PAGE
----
Exam Timings

Both exams are timed, lasting around three hours (180 minutes), excluding essays. The SAT is in three sections, i.e., math, reading, and writing.

The LSAT is more challenging and comprises five sections.

  • Two sections for logical reasoning
  • One section for analytical reasoning
  • One section for reading comprehension
  • One unscored variable section

There’s also a 35-minute unscored writing prompt at the end. The purpose of this writing sample is to send it to the law schools that you apply to.

Also read: Which SAT Prep Course is the Best?

How to Convert Scores

Some students explore SAT to LSAT conversion (not LSAT to SAT conversion). There is a formula for this, but those who use it say it under-predicts. Most learners don’t try to predict scores as these are two very different tests. But if you want to try, here’s the formula that’s doing the rounds online:

LSAT Score = (0.048)*(SAT Score) + 100

Another SAT LSAT conversion looks like this:

LSAT = (SAT*/21) + 101 (m.o.e +/-5)

Which Is Harder?

Many would argue that the LSAT is more challenging than the SAT. But the reality is that it depends on what you’re best at. If you’re good at vocabulary and memorizing facts, then you’ll find SAT easier. But if learnable methods and techniques are your forte, you’re likely to sail through the LSAT. Looking for honest reviews of law school consultants? Check out what students have to say about their experiences with a law school consultant.

This video sums it up nicely.

How to Prepare for These Exams

The way to prepare for exams depends mainly on the person and what works for them. Even so, there are a few general guidelines that can help. If you’re of average intelligence, try to commit 4-6 hours a week minimum. Do this for at least 3–4 months before your test date to help diagnose your strengths and weaknesses.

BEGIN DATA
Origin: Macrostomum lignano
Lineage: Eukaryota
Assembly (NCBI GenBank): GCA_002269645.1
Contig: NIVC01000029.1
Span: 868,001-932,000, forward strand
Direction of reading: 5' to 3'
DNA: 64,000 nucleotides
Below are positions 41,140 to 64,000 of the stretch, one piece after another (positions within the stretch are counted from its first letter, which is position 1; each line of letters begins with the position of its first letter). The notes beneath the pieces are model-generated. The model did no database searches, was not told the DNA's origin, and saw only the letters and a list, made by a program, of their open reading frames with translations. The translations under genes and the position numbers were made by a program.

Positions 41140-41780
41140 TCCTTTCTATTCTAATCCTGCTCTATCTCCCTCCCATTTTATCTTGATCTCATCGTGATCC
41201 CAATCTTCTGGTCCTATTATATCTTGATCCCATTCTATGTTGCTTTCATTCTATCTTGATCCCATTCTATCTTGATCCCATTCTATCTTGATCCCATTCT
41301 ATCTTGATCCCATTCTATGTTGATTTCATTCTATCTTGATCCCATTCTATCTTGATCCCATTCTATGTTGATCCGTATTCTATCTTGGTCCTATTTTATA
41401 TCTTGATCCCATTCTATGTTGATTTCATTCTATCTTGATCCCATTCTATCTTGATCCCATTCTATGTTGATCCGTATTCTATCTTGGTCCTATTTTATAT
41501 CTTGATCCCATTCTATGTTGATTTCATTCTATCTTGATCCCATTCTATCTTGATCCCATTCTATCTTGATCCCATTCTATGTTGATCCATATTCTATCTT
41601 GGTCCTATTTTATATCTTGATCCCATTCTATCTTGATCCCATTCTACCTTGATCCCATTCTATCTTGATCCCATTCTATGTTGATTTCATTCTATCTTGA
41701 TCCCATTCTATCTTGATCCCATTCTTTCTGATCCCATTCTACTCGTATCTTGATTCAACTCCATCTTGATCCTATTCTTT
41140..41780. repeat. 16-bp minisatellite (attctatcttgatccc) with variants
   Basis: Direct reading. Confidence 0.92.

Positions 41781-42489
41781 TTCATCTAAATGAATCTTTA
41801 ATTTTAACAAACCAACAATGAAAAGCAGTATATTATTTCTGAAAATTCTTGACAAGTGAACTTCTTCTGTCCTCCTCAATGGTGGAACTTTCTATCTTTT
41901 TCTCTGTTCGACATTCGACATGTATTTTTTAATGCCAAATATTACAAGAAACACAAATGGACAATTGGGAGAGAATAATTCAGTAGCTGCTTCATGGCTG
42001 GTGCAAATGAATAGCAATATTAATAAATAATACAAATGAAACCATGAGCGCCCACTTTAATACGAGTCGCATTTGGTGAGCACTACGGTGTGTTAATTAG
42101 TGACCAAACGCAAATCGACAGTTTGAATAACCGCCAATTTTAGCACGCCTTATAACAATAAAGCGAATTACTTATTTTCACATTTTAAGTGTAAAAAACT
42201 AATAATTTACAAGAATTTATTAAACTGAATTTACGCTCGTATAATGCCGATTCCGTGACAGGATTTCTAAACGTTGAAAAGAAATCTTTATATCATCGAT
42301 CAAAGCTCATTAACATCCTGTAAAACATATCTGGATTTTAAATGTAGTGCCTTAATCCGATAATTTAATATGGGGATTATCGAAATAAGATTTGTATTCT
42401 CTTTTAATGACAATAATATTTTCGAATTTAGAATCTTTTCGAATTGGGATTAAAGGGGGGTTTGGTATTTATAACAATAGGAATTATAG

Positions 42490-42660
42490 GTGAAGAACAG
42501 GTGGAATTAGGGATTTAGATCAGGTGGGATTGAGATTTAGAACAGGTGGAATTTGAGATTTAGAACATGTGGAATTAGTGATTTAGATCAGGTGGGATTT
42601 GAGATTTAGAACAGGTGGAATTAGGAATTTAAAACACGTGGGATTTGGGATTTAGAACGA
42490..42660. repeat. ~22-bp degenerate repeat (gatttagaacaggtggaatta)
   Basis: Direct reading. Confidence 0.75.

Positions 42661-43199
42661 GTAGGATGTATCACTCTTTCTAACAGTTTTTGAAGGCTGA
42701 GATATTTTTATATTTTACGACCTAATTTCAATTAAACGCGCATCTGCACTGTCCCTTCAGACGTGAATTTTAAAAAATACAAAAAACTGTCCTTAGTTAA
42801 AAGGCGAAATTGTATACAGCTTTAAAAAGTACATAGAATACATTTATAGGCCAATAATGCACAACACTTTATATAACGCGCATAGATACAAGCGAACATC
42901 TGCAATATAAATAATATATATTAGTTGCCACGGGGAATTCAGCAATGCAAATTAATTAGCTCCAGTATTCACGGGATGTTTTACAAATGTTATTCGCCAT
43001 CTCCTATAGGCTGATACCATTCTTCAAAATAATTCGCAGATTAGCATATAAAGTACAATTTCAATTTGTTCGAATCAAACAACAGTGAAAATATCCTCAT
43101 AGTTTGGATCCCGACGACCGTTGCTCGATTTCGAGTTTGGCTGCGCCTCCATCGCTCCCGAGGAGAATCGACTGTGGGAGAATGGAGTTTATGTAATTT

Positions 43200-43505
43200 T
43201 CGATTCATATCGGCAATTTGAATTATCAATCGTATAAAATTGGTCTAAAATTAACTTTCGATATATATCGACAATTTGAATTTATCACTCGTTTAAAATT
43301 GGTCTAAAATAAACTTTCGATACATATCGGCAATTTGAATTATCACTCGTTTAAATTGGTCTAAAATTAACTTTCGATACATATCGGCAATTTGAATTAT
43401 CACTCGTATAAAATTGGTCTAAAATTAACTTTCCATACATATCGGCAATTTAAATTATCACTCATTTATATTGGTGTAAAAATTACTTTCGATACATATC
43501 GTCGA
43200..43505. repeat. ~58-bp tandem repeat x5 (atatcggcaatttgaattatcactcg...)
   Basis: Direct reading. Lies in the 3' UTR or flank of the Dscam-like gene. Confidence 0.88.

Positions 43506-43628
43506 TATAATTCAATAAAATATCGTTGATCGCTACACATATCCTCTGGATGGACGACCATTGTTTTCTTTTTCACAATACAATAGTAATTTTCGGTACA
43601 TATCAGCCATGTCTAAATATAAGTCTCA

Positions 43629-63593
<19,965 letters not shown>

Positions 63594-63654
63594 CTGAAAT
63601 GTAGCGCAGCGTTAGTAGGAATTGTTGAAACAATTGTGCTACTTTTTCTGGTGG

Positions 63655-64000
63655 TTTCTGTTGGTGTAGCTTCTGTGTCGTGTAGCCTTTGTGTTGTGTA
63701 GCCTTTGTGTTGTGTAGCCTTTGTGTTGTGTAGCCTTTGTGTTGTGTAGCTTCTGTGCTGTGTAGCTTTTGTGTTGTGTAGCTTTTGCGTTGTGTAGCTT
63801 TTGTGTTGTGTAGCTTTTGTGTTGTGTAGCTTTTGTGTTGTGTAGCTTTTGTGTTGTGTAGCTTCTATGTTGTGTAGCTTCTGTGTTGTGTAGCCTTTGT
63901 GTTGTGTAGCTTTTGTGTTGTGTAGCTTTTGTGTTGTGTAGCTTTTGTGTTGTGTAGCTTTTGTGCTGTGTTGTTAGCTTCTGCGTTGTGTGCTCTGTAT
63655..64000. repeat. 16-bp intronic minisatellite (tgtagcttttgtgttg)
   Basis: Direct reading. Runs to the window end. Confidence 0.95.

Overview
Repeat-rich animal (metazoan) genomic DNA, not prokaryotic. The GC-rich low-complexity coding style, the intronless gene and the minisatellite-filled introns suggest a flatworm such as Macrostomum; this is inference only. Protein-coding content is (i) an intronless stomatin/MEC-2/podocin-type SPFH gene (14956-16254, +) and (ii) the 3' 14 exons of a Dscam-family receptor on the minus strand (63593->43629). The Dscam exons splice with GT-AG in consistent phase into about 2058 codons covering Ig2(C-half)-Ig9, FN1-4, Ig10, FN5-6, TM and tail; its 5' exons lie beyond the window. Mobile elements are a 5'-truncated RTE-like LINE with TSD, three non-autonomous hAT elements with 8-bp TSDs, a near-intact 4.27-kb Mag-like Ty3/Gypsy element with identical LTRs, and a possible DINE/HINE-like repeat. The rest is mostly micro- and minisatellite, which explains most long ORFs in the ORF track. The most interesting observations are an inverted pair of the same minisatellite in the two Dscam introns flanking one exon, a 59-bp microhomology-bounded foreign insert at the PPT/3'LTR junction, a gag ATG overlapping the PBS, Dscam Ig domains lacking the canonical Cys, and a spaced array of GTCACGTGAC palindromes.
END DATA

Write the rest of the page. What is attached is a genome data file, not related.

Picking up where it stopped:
The structured approach is a great way to reduce stress and looks something like this:

  • Review the test format so that you’re familiar with it on the day
  • Work through sample questions and take practice runs
  • Go over practice test results in detail to learn from them
  • Relax, take a break the night before your exam, and don’t cram
  • Don’t allow negative thoughts to occupy your mind in the lead up to your test
  • Make sure you’re physically and mentally prepared on the day

That last point is critical. The way you sleep the night before can have a significant influence on your results.


Below are the answers to the three most frequently asked questions.

Is There a Correlation Between SAT and LSAT?

There’s some correlation between the two tests, but it’s minimal. These are very different exams. Moreover, a low SAT score doesn’t mean you’ll get a low LSAT score. Likewise, a high SAT score won’t guarantee a high LSAT score, either.

If you need help with increasing your LSAT prep score, check our list of the best LSAT prep courses online.

Is the LSAT Harder or Easier than SAT?

It’s only harder if you’re better at SAT skills than you are at LSAT. The former tests on writing, critical reading, and math, while the latter focuses on logical, verbal reasoning.

What’s the SAT Score Equivalent to the LSAT?

There’s no straightforward answer to this question as the LSAT is a unique test. But some formulas attempt to do this. See the how to convert scores section above.